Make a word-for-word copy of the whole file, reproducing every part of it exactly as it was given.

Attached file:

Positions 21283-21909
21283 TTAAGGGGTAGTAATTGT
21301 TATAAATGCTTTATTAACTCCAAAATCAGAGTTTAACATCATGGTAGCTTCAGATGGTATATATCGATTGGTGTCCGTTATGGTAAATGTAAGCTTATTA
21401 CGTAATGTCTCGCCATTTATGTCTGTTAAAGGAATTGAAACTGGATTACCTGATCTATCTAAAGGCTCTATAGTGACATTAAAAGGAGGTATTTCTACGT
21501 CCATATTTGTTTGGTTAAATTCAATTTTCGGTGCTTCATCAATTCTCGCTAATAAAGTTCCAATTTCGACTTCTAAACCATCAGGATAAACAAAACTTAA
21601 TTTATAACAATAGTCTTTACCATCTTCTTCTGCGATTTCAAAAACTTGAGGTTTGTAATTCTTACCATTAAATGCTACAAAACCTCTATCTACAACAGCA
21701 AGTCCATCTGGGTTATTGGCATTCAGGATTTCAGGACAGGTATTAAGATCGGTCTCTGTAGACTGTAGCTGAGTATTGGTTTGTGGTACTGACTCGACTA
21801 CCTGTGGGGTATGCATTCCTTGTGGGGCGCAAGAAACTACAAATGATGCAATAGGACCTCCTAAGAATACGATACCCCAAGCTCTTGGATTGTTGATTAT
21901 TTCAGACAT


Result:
Positions 21283-21909
21283 TTAAGGGGTAGTAATTGT
21301 TATAAATGCTTTATTAACTCCAAAATCAGAGTTTAACATCATGGTAGCTTCAGATGGTATATATCGATTGGTGTCCGTTATGGTAAATGTAAGCTTATTA
21401 CGTAATGTCTCGCCATTTATGTCTGTTAAAGGAATTGAAACTGGATTACCTGATCTATCTAAAGGCTCTATAGTGACATTAAAAGGAGGTATTTCTACGT
21501 CCATATTTGTTTGGTTAAATTCAATTTTCGGTGCTTCATCAATTCTCGCTAATAAAGTTCCAATTTCGACTTCTAAACCATCAGGATAAACAAAACTTAA
21601 TTTATAACAATAGTCTTTACCATCTTCTTCTGCGATTTCAAAAACTTGAGGTTTGTAATTCTTACCATTAAATGCTACAAAACCTCTATCTACAACAGCA
21701 AGTCCATCTGGGTTATTGGCATTCAGGATTTCAGGACAGGTATTAAGATCGGTCTCTGTAGACTGTAGCTGAGTATTGGTTTGTGGTACTGACTCGACTA
21801 CCTGTGGGGTATGCATTCCTTGTGGGGCGCAAGAAACTACAAATGATGCAATAGGACCTCCTAAGAATACGATACCCCAAGCTCTTGGATTGTTGATTAT
21901 TTCAGACAT